Because Jennifer began to spend significantly less on her rent, she was able to return to school and complete her Master’s degree at San Diego State University in Applied Mathematics. Teaching classes and successfully making ends meet, Jennifer was able to spend more valuable time with her children. She explained, “It helped me that I could work part time, and with my spousal support, I didn’t have to work two jobs and take time away from my kids.” As a testament to her drive and potential, Jennifer was also chosen for the prestigious Fulbright Scholar Program. She now has a thriving career as a Cyber Security Engineer.

To top off her success story, about three months ago Jennifer closed escrow on a condo that she purchased just a short distance away from Vista Terraza. She is now the proud owner of a bright 1300-square foot condo, with one large bedroom, a 1 ½ bath, a loft, and plenty of room for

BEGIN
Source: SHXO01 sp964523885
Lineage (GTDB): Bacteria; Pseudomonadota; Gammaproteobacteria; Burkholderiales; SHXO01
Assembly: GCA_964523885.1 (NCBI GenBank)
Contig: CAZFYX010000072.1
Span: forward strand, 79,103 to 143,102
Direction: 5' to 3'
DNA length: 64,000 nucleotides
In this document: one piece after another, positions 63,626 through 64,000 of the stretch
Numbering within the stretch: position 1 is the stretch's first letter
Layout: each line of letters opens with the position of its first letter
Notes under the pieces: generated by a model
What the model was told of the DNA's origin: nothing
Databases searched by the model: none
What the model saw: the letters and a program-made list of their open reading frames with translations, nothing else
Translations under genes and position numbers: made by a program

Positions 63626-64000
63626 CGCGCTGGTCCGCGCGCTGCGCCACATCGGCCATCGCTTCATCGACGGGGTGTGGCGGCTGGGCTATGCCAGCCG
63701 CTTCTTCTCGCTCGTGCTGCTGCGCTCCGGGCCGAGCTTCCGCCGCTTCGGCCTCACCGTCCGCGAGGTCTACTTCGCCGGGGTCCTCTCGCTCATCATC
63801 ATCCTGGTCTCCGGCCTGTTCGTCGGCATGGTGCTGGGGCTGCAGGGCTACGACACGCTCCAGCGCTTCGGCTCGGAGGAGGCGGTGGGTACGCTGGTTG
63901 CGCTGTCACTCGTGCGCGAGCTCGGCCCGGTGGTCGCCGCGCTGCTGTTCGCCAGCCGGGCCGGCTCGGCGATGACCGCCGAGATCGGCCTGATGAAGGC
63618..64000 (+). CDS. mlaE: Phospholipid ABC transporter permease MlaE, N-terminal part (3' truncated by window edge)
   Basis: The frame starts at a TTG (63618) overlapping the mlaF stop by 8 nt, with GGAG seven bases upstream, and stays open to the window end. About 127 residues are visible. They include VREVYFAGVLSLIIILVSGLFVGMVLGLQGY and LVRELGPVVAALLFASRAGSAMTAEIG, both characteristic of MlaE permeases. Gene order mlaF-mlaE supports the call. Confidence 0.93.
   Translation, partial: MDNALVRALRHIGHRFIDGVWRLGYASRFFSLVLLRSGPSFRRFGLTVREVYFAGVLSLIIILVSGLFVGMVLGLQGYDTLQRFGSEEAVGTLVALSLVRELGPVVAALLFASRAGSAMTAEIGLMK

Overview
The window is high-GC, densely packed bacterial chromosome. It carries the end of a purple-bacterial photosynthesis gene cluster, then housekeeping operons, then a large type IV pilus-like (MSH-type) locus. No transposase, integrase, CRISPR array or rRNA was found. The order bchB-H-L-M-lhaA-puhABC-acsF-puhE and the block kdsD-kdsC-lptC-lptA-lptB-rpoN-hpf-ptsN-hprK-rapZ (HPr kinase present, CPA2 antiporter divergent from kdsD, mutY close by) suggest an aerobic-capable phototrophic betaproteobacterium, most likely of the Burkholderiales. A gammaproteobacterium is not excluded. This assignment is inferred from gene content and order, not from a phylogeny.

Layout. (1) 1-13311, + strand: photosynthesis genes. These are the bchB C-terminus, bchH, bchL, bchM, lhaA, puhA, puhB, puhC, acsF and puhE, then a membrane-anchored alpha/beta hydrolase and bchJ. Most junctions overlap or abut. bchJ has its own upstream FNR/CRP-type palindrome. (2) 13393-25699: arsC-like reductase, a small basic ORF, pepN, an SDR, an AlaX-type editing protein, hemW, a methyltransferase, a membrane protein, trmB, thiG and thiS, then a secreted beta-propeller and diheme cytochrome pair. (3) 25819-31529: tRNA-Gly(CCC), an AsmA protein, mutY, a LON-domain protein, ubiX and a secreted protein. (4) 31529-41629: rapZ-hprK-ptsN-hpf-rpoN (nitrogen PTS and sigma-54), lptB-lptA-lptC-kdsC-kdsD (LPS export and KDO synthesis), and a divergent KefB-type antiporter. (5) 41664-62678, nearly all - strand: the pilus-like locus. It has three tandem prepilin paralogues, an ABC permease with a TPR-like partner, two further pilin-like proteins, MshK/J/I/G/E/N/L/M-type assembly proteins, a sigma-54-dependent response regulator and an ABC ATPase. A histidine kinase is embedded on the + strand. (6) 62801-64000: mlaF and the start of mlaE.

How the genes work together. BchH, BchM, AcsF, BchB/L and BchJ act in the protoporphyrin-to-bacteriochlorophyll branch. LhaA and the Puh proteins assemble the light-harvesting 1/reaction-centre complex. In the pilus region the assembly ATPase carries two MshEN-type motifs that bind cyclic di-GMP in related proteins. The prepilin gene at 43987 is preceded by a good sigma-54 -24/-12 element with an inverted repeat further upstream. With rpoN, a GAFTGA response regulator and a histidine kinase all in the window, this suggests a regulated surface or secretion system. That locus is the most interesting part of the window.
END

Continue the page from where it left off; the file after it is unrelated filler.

her and her children. Her parents still live nearby at Vista Terraza. Thanks to her access to affordable housing, Jennifer has become the success story that we would like to see all of our residents achieve. She completed her education, she secured a higher paying job, had the ability to purchase her own condo home and most importantly was able to keep her family close and secure.

She attributes a lot of her success to affordable housing in particular, revealing “I was grateful that even after I had found full time work once my kids were older, I was allowed to stay in the affordable housing. I think this is crucial for my success story. It allowed me to save money to buy my condo. Also, my parents are still living there. It allowed them to live closer to their grandkids.”